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How Texas NB Jahdae Barron baited Jalen Milroe into an early INT

On “steal plays” and the senior nickel back’s best Floyd Mayweather impression.

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NCAA Football: Texas at Alabama Austin American-Statesman-USA TODAY NETWORK

AUSTIN, Texas — Texas Longhorns senior nickel back Jahdae Barron is many things, most of which fall under the classification of Barron possessing the team’s biggest personality.

Barron might spontaneously serenade the Longhorn press corps with “Texas Fight” or jump in to interview a teammate. It’s no surprise when Barron says that he’s been the “swag type” since he was little. Comparing himself to Floyd Mayweather was enough to produce an eye roll from at least one member of the media, but it drew some laughs, too. (We’ll come back to that.) A question about whether Barron thinks he’s one of the best defensive backs in the country is a true softball.

“Most definitely,” Barron said on Monday. “I love myself and obviously I speak highly of myself, so why not?”

But Barron’s addendum to that response says everything about who the Pflugerville Connally product is as a football player.

“I’ve been underrated, but that’s not gonna stop me to work.”

Some of the most important work Barron does is in the film room. Take one of the most important plays in Saturday’s upset win over Alabama as an example and also understand how that play fit into the context of another play just moments before.

It’ll help get us back to the whole Floyd Mayweather thing later.

On 1st and 10 at the Alabama 17-yard line on the Crimson Tide’s first drive, Alabama quarterback Jalen Milroe checked Barron’s alignment over the No. 2 receiver to the field over five yards off the line of scrimmage before making his initial read to the boundary and then coming down to a shallow cross from that side of the field that fell incomplete. The No. 2 and No. 3 receivers ran speed outs to the field.

Four plays later, Milroe faced a 2nd and 10 from the Alabama 42-yard line behind the chains looking to get into a manageable distance on third down. With the ball on the right hash, the Crimson Tide dialed up a similar look with three receivers to the field and the tight end in line to the boundary. This time, instead of playing off the ball, Barron lined up less than three yards off the No. 3 wide receiver before taking a step back just before the snap and playing the eyes of Milroe initially.

Knowing that Alabama likes to run the speed out by the No. 3 receiver against the linebacker playing with inside leverage, Barron saw Milroe stare down his target and jumped the route after laying the trap for the inexperienced quarterback, coming up with a momentum-swinging interception that produced three points and an early lead for Texas.

So even though the No. 2 receiver was running an out and up that occupied sophomore cornerback Terrance Brooks, leaving the No. 1 receiver open on a go route up the sideline, Milroe was so intent on working the quick pass that he never went past his first read. And Milroe paid for it.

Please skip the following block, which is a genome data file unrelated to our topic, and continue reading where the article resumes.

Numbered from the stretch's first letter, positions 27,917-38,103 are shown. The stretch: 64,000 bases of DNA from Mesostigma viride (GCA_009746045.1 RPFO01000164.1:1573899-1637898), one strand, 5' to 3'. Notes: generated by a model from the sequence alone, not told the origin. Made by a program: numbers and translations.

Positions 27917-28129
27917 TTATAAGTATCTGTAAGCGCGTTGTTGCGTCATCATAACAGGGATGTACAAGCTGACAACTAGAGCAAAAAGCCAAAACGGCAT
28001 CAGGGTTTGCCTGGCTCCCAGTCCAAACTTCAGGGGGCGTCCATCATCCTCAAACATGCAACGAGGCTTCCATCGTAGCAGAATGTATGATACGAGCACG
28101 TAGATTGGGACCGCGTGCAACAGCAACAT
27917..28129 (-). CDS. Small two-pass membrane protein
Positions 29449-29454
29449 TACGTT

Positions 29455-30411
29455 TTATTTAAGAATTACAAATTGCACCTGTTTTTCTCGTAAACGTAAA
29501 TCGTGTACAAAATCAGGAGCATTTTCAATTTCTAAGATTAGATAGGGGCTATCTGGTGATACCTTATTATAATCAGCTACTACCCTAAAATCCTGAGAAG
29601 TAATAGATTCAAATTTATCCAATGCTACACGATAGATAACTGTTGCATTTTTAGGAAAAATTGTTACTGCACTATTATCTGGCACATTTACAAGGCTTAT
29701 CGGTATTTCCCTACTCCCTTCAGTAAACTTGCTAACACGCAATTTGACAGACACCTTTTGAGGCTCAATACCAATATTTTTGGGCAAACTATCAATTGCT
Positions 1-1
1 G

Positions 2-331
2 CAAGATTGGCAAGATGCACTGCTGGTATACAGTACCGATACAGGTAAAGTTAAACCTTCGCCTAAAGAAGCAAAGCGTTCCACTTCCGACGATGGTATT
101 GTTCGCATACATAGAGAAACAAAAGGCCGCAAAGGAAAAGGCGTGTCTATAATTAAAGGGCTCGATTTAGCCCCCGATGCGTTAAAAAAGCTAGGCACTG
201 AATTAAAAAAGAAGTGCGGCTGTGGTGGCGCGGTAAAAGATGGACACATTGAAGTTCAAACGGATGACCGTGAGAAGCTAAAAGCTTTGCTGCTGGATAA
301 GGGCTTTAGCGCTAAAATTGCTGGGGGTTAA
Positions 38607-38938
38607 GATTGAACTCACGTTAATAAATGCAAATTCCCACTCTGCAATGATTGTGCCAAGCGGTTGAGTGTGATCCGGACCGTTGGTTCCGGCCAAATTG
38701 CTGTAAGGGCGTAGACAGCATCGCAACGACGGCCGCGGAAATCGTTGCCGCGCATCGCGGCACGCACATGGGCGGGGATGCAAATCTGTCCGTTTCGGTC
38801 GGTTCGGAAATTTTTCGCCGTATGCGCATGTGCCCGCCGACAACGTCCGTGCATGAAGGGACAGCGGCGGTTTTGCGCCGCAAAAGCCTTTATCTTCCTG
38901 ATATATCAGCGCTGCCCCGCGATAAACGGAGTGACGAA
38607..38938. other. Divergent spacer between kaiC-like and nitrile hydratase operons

Barron’s ability to jump the speed out was a result of the film study he put in during the week, jotting down “steal” in his notebook on that particular concept. The senior nickel back didn’t expect Alabama to run the play so early, settling for setting up Milroe and offensive coordinator Tommy Rees on the constraint play to overload the field cornerback’s zone.

“Yeah, I kind of baited him,” Barron admitted.

It’s the kind of recognition that grew out of film study with defensive passing game coordinator and secondary coach Terry Joseph, like one particular moment before the TCU game that Barron recalled at Big 12 Media Days in July.

“We watch film throughout the whole week and I showed him what plays I wanted to make and stuff like that, but I remember vividly we were in the hotel and he just tapped me and was like, ‘Let me show you something again,’” Barron said. “And he reminded me of this play, and it was a play Oklahoma State ran and they ran it versus (Jaylon) Guilbeau, and he said, ‘We will get this play, one time.’ And I remember it vividly we got it, 27 came to block and they threw a swing pass to No. 3...”

Barron finished his breakout 2022 season with 11 tackles for loss to lead Texas and rank in the top 10 in the Big 12 Conference.

“Coach Joseph’s been amazing for me, just to be able to help me change my alignment and disguise and stuff like that and to move me around,” Barron said on Monday.

But what was it about those “steal plays” and the whole Floyd Mayweather thing? With Barron, it all comes back together.

“I love watching film — I’m a student of the game — but I put some plays like, ‘Oh, I want to steal this one or I think I’m gonna grab this one,’ so it’s just a few plays that they run a lot. And if they run it a lot, okay, I’m gonna still let you run it a few times. It’s kind of like Floyd Mayweather, yeah? Floyd Mayweather, he plays on for like the first four rounds and then he knows and then he counters.”

With the eyes of the college football world on Tuscaloosa, Barron made it clear what his Floyd Mayweather counter looks like.

Celebrate the Alabama win with some gear from Breaking T.